This soldier's skill had nothing to do with gender

But now, they've learned it with blood. About 150 women in the U.S. armed forces have died in Iraq and Afghanistan.

Pavlichenko was a teenager from Ukraine. She could shoot. And she didn't want to become a nurse. According to "Out of Nowhere: A History of the Military Sniper" by Martin Pegler, her superiors suggested nursing was good for girls.

"I joined the Army at a time when women were not yet accepted — I had the option of becoming a nurse but I refused," she said.

Pavlichenko was one of thousands of women snipers trained by the Soviets during that time. She joined the Red Army's 25th Infantry Division. Her first kill came when a friend of hers, a young man, was shot in the stomach by Hitler's troops.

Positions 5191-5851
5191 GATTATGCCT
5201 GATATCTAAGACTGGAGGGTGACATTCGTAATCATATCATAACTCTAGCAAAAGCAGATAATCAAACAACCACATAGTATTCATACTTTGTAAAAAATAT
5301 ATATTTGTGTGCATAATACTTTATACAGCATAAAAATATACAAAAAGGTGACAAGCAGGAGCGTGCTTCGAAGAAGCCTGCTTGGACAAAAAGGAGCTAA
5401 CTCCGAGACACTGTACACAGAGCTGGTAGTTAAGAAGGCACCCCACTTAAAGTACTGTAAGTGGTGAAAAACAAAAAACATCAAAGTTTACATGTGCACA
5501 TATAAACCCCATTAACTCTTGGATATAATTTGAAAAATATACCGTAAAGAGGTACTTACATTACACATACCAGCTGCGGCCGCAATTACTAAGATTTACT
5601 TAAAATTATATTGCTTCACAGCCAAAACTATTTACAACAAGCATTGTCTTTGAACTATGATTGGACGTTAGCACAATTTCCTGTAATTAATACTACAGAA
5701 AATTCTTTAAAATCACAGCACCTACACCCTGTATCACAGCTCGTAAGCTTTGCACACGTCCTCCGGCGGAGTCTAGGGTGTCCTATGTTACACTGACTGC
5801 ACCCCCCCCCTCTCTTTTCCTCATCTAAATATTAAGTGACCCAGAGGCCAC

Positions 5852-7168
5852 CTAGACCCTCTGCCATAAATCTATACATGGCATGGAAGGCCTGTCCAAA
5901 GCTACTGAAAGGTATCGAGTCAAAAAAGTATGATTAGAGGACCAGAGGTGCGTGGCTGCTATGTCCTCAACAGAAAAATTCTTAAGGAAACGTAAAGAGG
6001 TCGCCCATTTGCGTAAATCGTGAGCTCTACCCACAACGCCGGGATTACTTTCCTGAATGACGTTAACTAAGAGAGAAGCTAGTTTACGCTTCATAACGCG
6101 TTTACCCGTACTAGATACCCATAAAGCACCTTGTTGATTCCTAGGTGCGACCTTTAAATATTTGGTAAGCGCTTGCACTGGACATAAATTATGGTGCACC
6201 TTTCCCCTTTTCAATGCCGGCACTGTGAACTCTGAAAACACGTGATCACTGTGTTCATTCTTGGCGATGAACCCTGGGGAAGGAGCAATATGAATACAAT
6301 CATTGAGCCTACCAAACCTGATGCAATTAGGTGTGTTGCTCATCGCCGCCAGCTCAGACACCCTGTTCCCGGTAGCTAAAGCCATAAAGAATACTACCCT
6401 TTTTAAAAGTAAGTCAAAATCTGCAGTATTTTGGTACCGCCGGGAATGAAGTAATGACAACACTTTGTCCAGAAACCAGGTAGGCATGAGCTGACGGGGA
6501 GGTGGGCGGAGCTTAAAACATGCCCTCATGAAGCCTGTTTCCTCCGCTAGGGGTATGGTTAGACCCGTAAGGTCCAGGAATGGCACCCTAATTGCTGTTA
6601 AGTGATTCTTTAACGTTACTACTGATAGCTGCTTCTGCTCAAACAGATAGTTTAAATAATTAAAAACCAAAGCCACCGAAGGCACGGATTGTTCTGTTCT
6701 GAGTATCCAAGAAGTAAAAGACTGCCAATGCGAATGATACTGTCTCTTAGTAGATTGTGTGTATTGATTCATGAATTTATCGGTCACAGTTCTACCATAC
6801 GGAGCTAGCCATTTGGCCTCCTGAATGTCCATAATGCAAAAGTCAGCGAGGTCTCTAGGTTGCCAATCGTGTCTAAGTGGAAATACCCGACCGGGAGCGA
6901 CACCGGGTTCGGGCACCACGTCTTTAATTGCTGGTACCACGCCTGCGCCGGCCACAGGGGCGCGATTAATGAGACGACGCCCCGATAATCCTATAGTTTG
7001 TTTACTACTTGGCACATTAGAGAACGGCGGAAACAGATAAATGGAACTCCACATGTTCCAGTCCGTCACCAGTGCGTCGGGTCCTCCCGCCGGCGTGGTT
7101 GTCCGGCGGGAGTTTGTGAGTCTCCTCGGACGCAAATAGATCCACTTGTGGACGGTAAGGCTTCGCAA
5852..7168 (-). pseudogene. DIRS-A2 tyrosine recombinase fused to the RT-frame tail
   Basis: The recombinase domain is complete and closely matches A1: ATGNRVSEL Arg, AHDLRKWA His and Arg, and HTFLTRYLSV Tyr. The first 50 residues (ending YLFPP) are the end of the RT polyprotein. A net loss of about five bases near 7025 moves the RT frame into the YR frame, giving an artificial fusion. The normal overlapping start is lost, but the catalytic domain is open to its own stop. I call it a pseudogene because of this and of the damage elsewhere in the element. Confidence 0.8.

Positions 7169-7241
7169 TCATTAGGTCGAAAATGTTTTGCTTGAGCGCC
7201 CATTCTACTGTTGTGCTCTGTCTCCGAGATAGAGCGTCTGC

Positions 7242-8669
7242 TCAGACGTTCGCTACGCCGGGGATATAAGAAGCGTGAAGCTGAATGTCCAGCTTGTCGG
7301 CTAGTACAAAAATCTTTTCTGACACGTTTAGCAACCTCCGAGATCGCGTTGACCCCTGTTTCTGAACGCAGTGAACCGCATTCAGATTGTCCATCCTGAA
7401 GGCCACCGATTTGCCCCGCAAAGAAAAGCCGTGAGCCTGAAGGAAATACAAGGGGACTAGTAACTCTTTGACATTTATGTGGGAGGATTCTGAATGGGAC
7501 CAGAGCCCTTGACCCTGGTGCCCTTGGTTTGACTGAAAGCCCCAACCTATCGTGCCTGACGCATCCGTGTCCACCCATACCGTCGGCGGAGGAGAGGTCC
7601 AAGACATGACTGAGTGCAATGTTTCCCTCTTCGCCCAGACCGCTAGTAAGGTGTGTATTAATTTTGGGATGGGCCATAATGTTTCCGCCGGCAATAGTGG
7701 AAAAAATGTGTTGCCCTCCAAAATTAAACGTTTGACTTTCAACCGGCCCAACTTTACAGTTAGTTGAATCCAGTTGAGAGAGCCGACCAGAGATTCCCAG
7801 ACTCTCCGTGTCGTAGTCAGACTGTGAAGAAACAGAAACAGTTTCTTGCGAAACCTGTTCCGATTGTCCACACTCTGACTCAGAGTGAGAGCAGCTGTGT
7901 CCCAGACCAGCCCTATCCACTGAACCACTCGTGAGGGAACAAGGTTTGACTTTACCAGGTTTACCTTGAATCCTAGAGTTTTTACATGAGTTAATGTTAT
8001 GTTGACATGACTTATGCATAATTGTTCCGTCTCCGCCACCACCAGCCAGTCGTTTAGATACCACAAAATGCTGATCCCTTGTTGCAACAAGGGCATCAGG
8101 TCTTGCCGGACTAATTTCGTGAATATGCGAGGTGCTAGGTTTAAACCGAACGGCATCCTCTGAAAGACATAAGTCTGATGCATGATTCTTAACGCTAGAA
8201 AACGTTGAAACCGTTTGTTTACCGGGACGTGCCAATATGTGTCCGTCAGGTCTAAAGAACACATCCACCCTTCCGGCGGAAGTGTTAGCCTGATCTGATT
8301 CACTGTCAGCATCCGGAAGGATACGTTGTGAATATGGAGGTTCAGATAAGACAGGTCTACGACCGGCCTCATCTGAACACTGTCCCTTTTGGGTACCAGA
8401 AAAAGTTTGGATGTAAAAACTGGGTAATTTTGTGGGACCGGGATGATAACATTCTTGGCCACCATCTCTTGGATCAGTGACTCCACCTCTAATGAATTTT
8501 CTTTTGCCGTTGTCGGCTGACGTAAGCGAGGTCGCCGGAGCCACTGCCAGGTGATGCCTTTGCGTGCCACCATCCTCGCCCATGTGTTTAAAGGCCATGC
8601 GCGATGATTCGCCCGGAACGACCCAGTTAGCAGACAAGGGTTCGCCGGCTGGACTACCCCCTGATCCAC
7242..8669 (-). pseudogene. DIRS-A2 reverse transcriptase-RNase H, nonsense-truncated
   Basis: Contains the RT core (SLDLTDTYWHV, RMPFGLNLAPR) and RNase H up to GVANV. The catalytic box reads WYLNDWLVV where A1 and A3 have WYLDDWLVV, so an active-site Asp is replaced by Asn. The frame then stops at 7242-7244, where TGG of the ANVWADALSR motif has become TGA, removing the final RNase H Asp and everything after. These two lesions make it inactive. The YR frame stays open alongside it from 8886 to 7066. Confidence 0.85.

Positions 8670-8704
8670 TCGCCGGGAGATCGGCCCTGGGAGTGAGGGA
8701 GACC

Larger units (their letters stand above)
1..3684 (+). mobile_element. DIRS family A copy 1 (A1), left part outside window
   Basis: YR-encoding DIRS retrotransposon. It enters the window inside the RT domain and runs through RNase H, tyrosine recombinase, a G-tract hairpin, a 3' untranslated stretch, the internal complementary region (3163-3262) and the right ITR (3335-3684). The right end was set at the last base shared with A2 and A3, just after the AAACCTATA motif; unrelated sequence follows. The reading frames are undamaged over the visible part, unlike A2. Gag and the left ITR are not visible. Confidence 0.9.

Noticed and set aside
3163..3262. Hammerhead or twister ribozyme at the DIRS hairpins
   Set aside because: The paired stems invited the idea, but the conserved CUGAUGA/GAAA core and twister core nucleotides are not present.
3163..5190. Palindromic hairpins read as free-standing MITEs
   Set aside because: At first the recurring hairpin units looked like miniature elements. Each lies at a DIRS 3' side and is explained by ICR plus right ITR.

"God couldn't stop me," she said, and in just 10 months she scored an astounding 187 confirmed kills. According to Pegler's book — and many others written about Pavlichenko and the Soviet female snipers — she had a singular subspecialty:

Countersniping.

She'd hunt the hunters.

By the time she was done, more than 300 soldiers were dead.

After recovering from mortar wounds, she visited America, met President Franklin Delano Roosevelt and later received an engraved Winchester.

Woody Guthrie, like others of the left in thrall with the Soviets during the war, wrote a song about her, "In summer's heat or winter's snow / In all kinds of weather she tracks down the foe."

She also visited Chicago in 1942, and an unfortunate Chicago Tribune article referred to the then-26-year-old as the famed "girl sniper." It mentioned her crimson fingernail polish.

But it wasn't what was on her fingers that counted.

It was what was under them, particularly the trigger under her index finger, that mattered.

And that had nothing to do with gender.

jskass@tribune.com

Twitter @John_Kass

CHICAGO

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